Farmer Field Schools (FFS’s) are having a positive impact in controlling the further spread of the Fall armyworm, an invasive pest that causes huge losses to staple cereals especially maize.
The outbreak of the Fall Armyworm was first reported in Blantyre and Machinga Agriculture Development Divisions (ADDs) in 2016 before spreading to Kasungu, Mzuzu and Karonga ADDs.
Land Resources Conservation Officer in Zomba Cleopas Lameck told YFM that through the field schools, farmers are now using home-made initiatives to control the Fall armyworm such as using soil, pepper and fish soup.
Lameck said that through the initiatives, crop production has so far increased.
He disclosed during the graduation of 440 farmers from field schools in Chingale and Masaula Extension Planning Area in Zomba.
Lameck said that through the field schools farmers learn the best agriculture practices and validate information that is provided through research.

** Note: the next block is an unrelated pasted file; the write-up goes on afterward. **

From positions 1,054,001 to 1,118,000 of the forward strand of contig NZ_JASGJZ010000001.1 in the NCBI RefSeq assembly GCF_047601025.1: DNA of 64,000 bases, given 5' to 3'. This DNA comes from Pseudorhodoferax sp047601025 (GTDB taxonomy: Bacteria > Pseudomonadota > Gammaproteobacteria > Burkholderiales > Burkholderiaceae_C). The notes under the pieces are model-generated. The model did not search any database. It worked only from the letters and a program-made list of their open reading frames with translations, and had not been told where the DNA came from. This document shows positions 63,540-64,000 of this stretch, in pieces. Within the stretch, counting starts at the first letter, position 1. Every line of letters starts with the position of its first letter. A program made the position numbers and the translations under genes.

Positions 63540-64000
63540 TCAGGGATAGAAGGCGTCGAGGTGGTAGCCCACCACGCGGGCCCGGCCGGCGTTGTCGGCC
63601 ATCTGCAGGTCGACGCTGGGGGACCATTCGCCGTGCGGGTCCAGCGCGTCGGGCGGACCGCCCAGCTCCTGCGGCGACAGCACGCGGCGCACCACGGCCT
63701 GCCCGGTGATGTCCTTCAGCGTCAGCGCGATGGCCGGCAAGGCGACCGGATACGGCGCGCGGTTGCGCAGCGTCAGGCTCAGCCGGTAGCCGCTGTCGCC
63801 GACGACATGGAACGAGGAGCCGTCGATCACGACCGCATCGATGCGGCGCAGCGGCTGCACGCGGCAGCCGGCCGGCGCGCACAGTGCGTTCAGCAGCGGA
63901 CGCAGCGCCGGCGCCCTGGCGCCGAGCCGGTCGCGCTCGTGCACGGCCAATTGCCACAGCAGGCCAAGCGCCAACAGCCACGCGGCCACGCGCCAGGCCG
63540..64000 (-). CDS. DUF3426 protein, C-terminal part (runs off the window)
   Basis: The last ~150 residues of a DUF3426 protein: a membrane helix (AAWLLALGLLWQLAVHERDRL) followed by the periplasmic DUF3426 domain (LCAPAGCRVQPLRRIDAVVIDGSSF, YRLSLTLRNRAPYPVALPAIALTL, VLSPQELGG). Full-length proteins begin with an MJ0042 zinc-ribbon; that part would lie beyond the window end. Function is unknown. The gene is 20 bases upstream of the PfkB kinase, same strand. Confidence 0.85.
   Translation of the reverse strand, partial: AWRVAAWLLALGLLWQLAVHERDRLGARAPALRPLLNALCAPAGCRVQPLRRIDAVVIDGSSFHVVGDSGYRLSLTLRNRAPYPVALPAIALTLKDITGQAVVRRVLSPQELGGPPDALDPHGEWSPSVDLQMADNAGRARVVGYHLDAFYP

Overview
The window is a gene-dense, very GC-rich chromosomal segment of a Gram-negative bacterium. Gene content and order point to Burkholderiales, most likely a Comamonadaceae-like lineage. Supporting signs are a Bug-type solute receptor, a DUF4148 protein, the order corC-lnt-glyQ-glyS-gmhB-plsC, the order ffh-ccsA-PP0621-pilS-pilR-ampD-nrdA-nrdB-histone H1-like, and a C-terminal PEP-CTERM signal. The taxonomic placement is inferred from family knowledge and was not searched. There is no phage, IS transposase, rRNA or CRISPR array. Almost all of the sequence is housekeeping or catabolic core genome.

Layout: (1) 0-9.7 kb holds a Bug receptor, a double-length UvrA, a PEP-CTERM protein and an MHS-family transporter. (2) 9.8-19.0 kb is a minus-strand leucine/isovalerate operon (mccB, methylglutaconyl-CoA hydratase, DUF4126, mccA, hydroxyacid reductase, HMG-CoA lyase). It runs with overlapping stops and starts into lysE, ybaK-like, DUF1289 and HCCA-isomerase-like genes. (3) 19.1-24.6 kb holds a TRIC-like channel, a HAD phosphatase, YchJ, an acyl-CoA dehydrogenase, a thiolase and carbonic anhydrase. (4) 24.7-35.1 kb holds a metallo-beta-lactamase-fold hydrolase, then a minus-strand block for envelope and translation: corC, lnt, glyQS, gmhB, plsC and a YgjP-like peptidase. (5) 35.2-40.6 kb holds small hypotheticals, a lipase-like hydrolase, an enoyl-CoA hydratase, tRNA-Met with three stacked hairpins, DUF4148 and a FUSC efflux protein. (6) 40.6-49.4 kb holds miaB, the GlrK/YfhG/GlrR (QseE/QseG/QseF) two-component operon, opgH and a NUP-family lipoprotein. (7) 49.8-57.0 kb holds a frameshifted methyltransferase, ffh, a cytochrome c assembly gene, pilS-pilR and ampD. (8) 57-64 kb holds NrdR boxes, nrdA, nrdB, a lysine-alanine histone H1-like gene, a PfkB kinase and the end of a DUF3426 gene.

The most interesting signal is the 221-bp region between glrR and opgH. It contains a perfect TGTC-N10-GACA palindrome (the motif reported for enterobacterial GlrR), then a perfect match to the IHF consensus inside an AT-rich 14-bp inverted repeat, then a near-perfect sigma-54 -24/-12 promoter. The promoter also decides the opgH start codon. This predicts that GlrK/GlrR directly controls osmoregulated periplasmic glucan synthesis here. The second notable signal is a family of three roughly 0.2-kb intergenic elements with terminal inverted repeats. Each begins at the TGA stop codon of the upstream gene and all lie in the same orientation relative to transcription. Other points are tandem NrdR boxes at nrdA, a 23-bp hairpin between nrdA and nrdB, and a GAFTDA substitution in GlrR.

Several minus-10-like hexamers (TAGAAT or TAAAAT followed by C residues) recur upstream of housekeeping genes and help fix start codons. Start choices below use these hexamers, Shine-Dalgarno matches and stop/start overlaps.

“We articulate farmer’s demands through problem analysis and after analyzing their problems we discuss and find solutions. It’s like they are learning by doing it,” he added.
The Farmer Field School initiative is being implemented by the government in conjunction with Shire River Basin Management Program and Food and Agriculture Organization (FAO).
Since 2016 over 700 farmers have graduated from the field schools in Chingale and Masaula EPA’s in Zomba which is under Machinga ADD.